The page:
sPHENIX is a new detector planned for the RHIC facility at BNL. sPHENIX will provide state-of-art capabilities for studies of the strongly interacting quark-gluon plasma using jet and heavy-flavor observables. The goal of sPHENIX is to understand the microscopic structure of the plasma and reveal how its strongly interacting nature arises from the underlying interactions of quarks and gluons described by quantum chromodynamics. sPHENIX is currently in CD-0 stage. We test the sPHENIX calorimeters at Fermilab Test Beam Facilities (FTBF). In this presentation, I wll talk about my involvement of the sPHENIX test beam at Fermilab during winter break and share my wonderful research and life experience at Fermilab.


March 3, 2017
Gabriel Collin How it's made: Neural networks

Neural networks form the basis of deep learning, that is now being used to drive cars, win Go, and perform physics analyses. But why and how do they work? In this talk I'll go over some simple examples to demystify the voodoo behind neural networks, as well as review some cutting edge applications in deep learning.


March 10, 2017
Tom Boettcher Dealing with the “H” in LHCb

Hadron colliders present numerous challenges and opportunities to B physicists. In this talk I’ll discuss why we’d do something as inconvenient as studying b hadron decays at the LHC. I’ll also discuss how LHCb triggers on these decays in such a harsh, messy environment.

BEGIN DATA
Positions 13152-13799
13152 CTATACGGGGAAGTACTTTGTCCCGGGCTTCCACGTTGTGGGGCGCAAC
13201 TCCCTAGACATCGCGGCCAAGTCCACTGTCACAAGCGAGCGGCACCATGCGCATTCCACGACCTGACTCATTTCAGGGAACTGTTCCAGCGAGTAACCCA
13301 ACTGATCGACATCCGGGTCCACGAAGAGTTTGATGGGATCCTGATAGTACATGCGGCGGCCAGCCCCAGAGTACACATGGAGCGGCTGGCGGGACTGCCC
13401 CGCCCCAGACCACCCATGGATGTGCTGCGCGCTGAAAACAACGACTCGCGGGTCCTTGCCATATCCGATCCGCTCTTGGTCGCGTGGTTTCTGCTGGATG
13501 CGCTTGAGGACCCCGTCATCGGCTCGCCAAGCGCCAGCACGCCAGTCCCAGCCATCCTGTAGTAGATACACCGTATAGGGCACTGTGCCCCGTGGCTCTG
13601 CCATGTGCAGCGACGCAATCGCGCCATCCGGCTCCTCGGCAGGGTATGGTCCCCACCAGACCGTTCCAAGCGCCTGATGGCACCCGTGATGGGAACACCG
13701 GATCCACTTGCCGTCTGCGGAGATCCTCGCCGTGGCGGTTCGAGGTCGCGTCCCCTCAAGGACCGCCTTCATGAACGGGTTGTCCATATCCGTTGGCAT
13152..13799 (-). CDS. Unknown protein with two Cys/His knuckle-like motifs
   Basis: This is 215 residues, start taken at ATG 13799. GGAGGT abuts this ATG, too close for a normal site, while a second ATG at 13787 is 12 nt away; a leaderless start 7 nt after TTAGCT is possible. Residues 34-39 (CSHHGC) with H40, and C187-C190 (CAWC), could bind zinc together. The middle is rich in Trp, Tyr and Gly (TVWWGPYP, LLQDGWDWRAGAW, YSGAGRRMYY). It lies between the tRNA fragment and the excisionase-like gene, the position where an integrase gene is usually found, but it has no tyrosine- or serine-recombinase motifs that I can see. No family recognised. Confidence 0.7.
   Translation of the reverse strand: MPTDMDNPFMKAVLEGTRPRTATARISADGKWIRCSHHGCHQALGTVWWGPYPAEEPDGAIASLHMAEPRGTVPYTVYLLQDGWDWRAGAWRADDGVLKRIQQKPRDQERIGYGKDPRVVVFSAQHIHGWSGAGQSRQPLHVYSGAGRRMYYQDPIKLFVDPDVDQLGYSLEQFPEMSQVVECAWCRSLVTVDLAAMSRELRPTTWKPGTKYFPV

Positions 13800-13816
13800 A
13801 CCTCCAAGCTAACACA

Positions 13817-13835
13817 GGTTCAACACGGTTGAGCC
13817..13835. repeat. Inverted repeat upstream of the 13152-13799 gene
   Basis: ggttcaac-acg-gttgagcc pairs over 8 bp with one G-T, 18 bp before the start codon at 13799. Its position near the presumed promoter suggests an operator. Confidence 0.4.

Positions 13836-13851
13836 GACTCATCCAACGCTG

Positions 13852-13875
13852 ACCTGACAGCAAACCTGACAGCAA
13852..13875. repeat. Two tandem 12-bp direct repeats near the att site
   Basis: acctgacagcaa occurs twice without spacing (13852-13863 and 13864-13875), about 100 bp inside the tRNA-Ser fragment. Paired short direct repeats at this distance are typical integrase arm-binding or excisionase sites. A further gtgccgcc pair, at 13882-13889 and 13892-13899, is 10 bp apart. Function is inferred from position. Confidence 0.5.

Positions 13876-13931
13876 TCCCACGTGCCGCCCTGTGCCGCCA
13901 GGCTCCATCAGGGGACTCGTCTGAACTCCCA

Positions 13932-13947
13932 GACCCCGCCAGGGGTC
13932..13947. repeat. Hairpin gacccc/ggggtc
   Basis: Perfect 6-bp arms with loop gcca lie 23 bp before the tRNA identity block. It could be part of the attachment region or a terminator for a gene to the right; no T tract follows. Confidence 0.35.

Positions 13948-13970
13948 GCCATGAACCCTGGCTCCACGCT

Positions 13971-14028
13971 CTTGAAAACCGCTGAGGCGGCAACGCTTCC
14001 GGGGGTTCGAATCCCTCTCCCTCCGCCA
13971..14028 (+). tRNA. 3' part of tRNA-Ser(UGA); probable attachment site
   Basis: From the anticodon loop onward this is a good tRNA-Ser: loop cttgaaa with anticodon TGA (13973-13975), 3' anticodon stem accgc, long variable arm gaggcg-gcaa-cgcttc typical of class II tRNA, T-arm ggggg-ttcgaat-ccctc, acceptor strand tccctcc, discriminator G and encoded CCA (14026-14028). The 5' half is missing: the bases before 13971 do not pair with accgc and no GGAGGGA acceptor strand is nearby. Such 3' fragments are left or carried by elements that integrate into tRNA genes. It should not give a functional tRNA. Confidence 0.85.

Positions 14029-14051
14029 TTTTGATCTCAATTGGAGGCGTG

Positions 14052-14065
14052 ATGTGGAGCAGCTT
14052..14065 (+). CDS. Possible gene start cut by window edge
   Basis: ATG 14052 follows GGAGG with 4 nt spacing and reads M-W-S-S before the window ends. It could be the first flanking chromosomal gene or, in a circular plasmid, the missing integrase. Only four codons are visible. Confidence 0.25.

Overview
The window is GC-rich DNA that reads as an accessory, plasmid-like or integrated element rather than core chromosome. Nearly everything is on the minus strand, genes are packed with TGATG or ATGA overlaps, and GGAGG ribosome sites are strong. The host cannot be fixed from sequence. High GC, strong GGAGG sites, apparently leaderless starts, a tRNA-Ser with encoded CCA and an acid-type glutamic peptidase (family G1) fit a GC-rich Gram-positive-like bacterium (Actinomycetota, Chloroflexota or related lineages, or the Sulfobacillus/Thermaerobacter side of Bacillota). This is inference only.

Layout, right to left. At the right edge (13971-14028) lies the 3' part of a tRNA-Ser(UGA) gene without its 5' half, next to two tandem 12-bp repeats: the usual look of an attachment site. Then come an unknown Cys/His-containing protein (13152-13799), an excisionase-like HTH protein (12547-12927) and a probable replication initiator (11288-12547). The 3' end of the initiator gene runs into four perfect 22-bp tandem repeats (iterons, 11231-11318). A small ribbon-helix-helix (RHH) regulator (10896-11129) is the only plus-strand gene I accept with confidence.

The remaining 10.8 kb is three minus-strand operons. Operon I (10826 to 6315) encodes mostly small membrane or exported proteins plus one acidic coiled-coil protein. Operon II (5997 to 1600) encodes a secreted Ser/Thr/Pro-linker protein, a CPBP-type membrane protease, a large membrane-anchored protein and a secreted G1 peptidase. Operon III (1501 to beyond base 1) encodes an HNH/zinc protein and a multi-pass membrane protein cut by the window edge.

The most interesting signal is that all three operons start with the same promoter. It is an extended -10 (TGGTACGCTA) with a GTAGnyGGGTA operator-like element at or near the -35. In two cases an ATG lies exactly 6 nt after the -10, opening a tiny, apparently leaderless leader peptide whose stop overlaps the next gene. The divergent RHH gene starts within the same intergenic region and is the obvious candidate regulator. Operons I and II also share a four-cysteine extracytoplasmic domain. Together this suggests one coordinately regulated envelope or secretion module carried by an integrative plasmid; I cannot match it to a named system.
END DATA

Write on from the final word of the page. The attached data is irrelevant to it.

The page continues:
March 17, 2017
John Hardin Kernel selection for multidimensional PDF estimation problems

KDE estimation in multiple dimensions presents a unique problem of kernel selection. As such, the interdimesional relative scale and correct kernel function must be derived experimentally. A systematic study of all reasonable possibilities (linear, quadratic, gaussian, etc) is presented along with there applicability to a variety of test cases and a gradient descent method of choosing scales. This data driven choice of parameters can improve pdf performance by entire percentage points.


March 24, 2017
Dan Abercrombie Calculating Criticality

I am going to continue the tradition of "Nuclear Week", which so far contains Prof. Bernstein's discussion of the Doomsday clock and the 8.711 lectures on Nuclear power. However, I have always found the talks consisting only of big numbers, used either to end the world or save our atmosphere, rather boring. Instead, I will demonstrate how to perform a back-of-the-envelope criticality calculation, derived from first principles that you already know. Using this method and publicly available data, I will show where this 6 kg of Plutonium figure comes from (besides experiment). I will also describe how various features of nuclear reactors modify this calculation to make the system more stable than a typical bomb (time permitting).


April 7, 2017
Yunjie Yang Machine learning in hep-ex and nucl-ex: perspectives and applications

The use of machine learning techniques has become commonplace in our field of experimental particle and nuclear physics. However, skepticism and reservation among physicists towards such techniques are not uncommon either. I will first try to argue that, conceptually, these techniques are nothing foreign to us and the real barrier is probably just the languages we use to talk about them. Afterwards, I will show some interesting applications of machine learning techniques in our field, such as the auto-generation of jet images and anomaly detection in LHC superconducting magnets.


April 14, 2017
Lauren Yates Deep Learning in the MicroBooNE Experiment